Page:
My main research field is development economics, with special interests in topics related to nutrition, health, poverty, economic growth, institutions and political economy. The common line in my research is the systematic use of economic theory and econometric techniques.

Much of my research has focused on the causes and consequences of undernutrition and poor health in developing countries. I have frequently followed anthropometric techniques. It is obvious that nutrition and health influence body weight; body stature serves equally well as a gauge of nutritional status. One of the advantages of anthropometric indicators is that they measure outcomes, not inputs. Height measurements are also applicable to the diverse social and economic systems that exist amongst Africans including hunters, pastoralists, subsistence farmers, cash crop producers, and employees in the modern and informal sectors. Most importantly, anthropometric data are frequently available.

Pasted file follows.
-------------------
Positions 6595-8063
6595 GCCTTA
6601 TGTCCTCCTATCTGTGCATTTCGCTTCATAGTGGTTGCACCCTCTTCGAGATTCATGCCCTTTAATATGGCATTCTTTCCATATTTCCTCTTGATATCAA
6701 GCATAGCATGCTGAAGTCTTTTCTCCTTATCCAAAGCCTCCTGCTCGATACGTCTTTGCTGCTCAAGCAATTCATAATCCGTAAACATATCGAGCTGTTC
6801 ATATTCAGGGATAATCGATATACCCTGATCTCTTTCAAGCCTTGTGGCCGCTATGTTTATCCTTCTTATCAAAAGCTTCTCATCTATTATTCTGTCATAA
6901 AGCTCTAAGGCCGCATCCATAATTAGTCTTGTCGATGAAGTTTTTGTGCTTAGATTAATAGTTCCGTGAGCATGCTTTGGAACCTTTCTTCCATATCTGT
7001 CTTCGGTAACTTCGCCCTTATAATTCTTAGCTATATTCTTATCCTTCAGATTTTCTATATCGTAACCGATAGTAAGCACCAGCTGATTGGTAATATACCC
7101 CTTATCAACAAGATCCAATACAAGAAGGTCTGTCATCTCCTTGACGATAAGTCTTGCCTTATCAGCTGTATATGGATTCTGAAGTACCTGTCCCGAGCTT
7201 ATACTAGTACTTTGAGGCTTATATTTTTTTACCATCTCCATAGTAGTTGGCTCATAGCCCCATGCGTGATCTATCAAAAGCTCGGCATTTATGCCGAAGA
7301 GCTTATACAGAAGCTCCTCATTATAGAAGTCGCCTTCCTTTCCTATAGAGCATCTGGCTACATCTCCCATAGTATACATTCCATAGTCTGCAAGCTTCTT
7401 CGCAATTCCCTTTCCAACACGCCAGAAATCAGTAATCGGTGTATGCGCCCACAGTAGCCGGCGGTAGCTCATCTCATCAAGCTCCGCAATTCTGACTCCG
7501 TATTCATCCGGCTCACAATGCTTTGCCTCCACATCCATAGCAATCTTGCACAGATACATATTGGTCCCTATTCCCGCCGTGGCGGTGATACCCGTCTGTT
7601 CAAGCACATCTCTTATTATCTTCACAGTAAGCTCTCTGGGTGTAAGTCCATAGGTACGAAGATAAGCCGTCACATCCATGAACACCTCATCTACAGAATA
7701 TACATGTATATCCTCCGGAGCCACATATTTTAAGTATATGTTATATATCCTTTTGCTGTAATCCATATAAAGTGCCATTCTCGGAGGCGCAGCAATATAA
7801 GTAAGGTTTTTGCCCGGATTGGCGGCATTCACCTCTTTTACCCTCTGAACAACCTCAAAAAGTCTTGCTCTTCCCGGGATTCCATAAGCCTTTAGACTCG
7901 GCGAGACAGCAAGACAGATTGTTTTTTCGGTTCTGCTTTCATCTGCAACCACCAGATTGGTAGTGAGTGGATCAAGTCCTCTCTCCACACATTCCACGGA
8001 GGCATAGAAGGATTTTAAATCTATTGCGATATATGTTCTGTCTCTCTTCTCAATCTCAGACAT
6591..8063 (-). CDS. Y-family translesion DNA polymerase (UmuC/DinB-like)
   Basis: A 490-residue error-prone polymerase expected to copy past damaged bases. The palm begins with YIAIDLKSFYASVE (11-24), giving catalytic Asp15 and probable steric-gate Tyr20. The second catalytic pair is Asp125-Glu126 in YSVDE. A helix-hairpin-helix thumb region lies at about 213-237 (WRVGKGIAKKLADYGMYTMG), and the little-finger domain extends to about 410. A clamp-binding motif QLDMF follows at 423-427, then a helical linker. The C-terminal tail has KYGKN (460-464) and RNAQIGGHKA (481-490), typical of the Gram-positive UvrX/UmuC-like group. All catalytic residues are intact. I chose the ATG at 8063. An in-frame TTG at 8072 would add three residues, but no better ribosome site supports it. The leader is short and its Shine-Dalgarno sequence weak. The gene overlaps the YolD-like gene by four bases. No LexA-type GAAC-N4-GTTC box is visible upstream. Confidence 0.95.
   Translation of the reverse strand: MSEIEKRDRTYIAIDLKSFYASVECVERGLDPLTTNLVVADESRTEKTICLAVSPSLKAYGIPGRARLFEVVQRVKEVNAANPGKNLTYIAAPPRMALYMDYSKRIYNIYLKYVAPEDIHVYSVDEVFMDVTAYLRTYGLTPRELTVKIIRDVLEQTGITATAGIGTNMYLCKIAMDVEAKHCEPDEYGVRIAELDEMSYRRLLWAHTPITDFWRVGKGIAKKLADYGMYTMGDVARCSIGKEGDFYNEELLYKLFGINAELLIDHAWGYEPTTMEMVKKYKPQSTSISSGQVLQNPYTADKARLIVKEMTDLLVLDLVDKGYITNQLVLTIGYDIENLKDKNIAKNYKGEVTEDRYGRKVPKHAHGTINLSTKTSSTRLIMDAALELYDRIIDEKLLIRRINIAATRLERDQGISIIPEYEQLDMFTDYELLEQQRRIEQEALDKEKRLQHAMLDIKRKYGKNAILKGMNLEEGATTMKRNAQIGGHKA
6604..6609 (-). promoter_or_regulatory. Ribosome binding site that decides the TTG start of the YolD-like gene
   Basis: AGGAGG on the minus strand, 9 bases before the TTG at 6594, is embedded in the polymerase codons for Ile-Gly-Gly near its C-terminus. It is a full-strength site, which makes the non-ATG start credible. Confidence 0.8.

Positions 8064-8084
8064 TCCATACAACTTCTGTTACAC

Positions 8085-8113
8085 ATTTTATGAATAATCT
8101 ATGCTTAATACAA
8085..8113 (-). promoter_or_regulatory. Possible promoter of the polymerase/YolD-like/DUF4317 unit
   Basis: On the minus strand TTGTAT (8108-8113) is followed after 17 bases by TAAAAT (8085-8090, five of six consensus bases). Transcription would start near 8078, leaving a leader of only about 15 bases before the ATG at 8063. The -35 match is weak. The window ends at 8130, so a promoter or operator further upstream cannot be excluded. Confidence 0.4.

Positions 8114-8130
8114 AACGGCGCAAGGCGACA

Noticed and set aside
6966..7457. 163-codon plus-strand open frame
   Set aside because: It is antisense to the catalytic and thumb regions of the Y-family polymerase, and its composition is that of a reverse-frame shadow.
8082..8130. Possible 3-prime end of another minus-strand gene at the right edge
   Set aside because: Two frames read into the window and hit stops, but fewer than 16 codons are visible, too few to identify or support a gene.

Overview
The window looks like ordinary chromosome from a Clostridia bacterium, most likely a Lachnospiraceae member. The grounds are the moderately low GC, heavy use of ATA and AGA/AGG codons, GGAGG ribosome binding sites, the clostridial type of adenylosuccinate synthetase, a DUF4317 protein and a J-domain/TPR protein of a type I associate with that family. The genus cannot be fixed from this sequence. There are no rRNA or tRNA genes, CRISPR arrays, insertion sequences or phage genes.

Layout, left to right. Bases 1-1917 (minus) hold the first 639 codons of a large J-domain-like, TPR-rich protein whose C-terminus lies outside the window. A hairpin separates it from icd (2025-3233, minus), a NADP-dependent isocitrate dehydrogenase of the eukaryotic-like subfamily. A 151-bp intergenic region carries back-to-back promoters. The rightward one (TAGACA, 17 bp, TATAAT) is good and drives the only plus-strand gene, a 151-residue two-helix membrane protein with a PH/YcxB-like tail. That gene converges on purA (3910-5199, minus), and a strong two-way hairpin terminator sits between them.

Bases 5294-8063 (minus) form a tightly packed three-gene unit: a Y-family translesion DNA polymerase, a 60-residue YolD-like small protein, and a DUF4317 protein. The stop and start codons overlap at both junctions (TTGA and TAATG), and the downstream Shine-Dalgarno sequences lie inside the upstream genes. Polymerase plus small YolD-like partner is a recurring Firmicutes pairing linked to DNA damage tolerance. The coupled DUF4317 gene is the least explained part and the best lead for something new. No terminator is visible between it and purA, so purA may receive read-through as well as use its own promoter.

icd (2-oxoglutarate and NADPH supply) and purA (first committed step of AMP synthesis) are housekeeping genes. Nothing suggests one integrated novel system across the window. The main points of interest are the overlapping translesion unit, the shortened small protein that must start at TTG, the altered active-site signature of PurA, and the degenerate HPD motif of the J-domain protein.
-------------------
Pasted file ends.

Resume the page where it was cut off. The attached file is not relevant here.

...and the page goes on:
My current research aims to quantify human development before and during colonial times in sub-Sahara African countries. Evidence on the long-run development can shed new light on legacies of the colonial era.

For more details see my webpage